This past Wednesday, I had lunch with a friend who — not too long ago — was given no chance of surviving a car wreck. Chris bizarrely pulled through being T-boned and ripped apart from shoulder to thigh. Though he had a near-nonexistent chance of ever walking again, here he was with me, four months later, limping along the buffet without a cane or a walker in sight.
Later that night, another friend who had cheated death about a year ago succumbed to an aggressive strain of cancer. During the period between Francis’ dramatic liver transplant last year and his death, he was filled with reflection, outspoken expressions of love, and one major question:
What does one do when he’s already prepared to die… but then death tarries?
The story of Prometheus has always intrigued me. In it, a trickster among the Titans — larger and more powerful than all the primitive humans — shows unexpected mercy on our pathetic race by stealing fire from the gods. These Ancient Greek gods are already known for petty judgment on those deemed weaker than them, and yet Prometheus still goes through with the theft. He shows mercy to the weak, though no one would’ve faulted him for exploiting them like the rest of his peers.
As expected, Prometheus is punished for his theft. He’s chained to a rock, his liver painfully extracted by a hungry eagle. The next morning, his liver’s restored, but here comes that damned bird of prey again, as hungry as he was yesterday.
Bummer of a story, but it’s always stuck with me as a powerful lesson in sacrifice. It’s a heroic template for those courageous enough to rebel against the all-powerful in the name of mercy.
Francis Allen was a lot like Prometheus, and not just because they both received new livers.
Last fall, Francis got his new liver at the end of a dramatic ticking clock — just as his body was shutting down on itself. We had coffee soon after his first death scare, and he met me with a massive embrace. He had nothing but love left, it seemed, having already said his goodbyes and coming to terms with his mortality. And yet the question kept coming back up in our conversation:
“What’s the next thing I can do that will really matter in the whole scheme of things?”
* * *
The first time I met Francis, he had just brought The Unchained Tour to my city (complete with Neil Gaiman’s nonfiction writing/reading debut). The purpose of this tour was to showcase the lost art of personal, unscripted performance across the South, and it literally transformed my life. It’s not a stretch to say that without Unchained, there’d be no Holistic Storyteller.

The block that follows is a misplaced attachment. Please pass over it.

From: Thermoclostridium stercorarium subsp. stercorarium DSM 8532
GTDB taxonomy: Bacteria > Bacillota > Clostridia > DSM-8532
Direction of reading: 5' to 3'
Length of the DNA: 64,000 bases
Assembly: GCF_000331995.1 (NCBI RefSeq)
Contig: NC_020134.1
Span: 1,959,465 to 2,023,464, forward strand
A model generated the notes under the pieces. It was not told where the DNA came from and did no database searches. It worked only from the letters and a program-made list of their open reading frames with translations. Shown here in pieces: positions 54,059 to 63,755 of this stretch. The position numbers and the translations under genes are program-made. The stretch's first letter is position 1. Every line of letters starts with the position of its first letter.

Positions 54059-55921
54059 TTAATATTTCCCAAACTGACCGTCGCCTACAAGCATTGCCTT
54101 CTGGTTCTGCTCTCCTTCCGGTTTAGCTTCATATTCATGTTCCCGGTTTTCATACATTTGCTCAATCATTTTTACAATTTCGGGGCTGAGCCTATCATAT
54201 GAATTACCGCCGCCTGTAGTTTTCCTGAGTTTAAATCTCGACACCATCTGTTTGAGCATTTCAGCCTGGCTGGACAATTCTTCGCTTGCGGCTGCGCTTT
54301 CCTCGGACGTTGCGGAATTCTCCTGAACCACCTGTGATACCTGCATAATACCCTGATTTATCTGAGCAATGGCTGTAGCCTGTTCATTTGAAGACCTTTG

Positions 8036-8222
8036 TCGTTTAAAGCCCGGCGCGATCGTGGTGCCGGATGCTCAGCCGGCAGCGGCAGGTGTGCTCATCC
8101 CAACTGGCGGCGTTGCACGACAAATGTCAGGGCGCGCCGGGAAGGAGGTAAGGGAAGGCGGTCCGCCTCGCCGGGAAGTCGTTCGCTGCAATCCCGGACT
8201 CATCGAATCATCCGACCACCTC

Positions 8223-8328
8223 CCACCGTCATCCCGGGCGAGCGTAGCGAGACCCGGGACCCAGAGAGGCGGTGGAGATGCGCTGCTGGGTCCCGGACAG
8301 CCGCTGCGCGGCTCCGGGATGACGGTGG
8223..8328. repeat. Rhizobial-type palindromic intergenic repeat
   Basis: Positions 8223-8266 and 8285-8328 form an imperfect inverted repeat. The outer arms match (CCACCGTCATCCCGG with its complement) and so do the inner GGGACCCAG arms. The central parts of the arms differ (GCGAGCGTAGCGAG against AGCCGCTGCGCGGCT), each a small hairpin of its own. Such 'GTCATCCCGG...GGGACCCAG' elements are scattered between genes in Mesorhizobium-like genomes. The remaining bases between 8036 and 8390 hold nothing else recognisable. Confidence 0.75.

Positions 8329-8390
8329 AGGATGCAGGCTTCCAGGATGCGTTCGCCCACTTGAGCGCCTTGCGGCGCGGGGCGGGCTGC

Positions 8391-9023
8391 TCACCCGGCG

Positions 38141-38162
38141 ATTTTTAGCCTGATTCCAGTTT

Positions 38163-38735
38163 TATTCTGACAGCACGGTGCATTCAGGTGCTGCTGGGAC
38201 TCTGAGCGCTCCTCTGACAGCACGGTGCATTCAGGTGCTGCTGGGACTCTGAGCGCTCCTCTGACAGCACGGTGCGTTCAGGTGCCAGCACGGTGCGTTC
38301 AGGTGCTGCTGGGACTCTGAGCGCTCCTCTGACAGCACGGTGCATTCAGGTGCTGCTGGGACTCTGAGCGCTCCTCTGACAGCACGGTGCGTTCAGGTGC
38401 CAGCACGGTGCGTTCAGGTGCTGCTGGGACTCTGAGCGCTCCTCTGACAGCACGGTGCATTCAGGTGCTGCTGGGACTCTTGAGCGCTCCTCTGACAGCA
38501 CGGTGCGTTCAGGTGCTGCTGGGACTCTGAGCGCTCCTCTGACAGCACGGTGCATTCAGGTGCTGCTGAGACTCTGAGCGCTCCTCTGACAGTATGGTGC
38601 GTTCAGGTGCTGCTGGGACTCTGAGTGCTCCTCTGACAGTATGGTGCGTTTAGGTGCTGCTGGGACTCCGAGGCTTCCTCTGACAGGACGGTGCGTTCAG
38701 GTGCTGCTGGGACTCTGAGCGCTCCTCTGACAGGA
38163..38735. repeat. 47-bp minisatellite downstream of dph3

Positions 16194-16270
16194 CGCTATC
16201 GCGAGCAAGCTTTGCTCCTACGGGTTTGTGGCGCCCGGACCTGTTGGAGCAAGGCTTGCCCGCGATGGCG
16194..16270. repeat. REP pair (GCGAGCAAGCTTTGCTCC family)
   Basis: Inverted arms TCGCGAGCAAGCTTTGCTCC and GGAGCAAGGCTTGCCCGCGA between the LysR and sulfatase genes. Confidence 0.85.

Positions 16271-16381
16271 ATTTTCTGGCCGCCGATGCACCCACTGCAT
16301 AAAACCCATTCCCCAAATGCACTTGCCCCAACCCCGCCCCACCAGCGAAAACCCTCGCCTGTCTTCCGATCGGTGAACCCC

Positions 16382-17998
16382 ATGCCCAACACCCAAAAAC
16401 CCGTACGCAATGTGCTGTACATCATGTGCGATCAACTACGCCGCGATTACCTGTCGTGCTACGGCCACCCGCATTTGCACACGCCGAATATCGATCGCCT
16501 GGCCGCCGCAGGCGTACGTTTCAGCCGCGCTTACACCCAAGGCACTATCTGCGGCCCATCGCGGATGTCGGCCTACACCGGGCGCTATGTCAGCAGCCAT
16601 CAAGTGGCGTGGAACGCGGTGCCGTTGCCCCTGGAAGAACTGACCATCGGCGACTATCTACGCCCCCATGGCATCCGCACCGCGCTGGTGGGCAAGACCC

Later that night, I reached out to Francis, the tour’s producer, on Facebook. Not only did I soon learn that he had grown up with my mother, but I became quickly sucked into his world of curating artistic and cultured experiences for moderate-sized towns in the South.
I’ve since witnessed Francis build a community garden from an ugly lot in downtown Savannah. When I say build, I mean he spent much of each day toiling alone in the South Georgia humidity to get the garden to where it needed to be — whether by building planter boxes, weeding or prepping the soil.
I’ve seen him take his love for great folk art and the unique stories that surround each piece and turn it into a one-of-a-kind gallery for “outsider art.” Some of his best stories centered on a specific painting he’d point to in his gallery or home.
Francis served as a film commissioner for my treasured Savannah film community during a penultimate era when that entire industry exploded. In that season, we’d pick each other’s brains on Facebook regarding what might be the next best steps for healthy community growth.
As director of a conservation group for a local river basin, Francis worked to preserve a fragile local ecosystem. Considering all the community programs & fundraisers such an endeavor entailed, he was perfect for the job.
He championed literacy throughout Georgia by establishing the Flannery O’Connor Little Library project. Like O’Connor, the give-a-book/take-a-book boxes started in Savannah and, thanks to Francis’ influence, they’ll soon be spotted along roads between Savannah and Milledgeville, where O’Connor eventually made her home.
In 2012, Francis produced a controversial-though-life-affirming community art project in Savannah that received global attention for years to come. This seemed to be one of his proudest accomplishments. It was aptly named, “Before I Die…”
Francis Allen was a firebringer whose mischievous laughter still echoes in my mind.
Despite all the self-serving noise and piggybacking that surrounds a guy named Jesus of Nazareth, he’s another lightbringer at the core.